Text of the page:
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Mammogram guidelines updated for women recently vaccinated for COVID-19

Breast Cancer Screening
Posted at 6:08 PM, Feb 15, 2021
and last updated 2021-02-15 18:08:09-05

SALT LAKE CITY, Utah — Intermountain Healthcare doctors announced new mammogram guidelines Tuesday in response to a surprising new side effect of the COVID-19 vaccine.

They say women who recently received a COVID-19 vaccine may have to postpone their yearly mammogram.

“When one receives a vaccination there is an inflammatory response in the arm,” said Dr. Brett Parkinson, medical director of Intermountain Healthcare’s Breast Care Center.

In the past four weeks, doctors have seen swollen lymph nodes on screening mammograms of women who have recently been vaccinated.

“Whenever we see these on a normal screening mammogram we call those patients back because it can either mean metastatic breast cancer which travels to the lymph nodes or lymphoma or leukemia.”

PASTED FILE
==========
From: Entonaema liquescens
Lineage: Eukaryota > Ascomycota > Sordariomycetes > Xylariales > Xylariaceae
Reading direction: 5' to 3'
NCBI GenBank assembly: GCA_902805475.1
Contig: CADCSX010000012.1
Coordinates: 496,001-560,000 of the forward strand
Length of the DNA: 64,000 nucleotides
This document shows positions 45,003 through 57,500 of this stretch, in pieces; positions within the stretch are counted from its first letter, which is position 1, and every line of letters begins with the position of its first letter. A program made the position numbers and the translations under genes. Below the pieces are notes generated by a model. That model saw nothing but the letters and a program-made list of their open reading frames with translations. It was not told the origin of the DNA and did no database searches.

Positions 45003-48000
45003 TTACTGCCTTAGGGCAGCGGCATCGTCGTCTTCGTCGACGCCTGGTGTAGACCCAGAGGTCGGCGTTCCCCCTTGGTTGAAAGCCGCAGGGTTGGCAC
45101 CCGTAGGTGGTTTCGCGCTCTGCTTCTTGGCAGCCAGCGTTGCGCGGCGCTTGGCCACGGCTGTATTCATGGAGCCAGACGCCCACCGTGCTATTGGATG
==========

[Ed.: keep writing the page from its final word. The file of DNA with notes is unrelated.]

While inflammation is the body’s normal response to a vaccine, Dr. Parkinson says it’s surprising how many swollen lymph nodes they’ve been seeing.

“With the Moderna vaccine, it’s about 11% after the first dose and 16% after the second dose. We believe it’s comparable for the Pfizer vaccine as well.”

In response, Intermountain rolled out new guidelines in accordance with the Society of Breast Imaging.

Women should get their mammogram before their first dose of the vaccine, or wait four weeks after their second dose of the vaccine.

“We don’t want these patients to get a false positive to have this sort of alarm,” Parkinson said.

If there are worrisome symptoms, such as a suspicious lump, Dr. Parkinson says don’t delay getting a mammogram.

“Breast cancer kills women between 40 and 50,000 a year. Many of those deaths are needless,” Parkinson said. “I know that screening mammographies are the only test that has been shown over the last 30 to 40 years to decrease the death rate of breast cancer.”

If you have an opportunity to get the vaccine, Dr. Parkinson urges you to get it because appointments are limited. He adds that postponing a mammogram screening a month or two won’t be as impactful.

This story was first reported by Tamara Vaifanua at KSTU.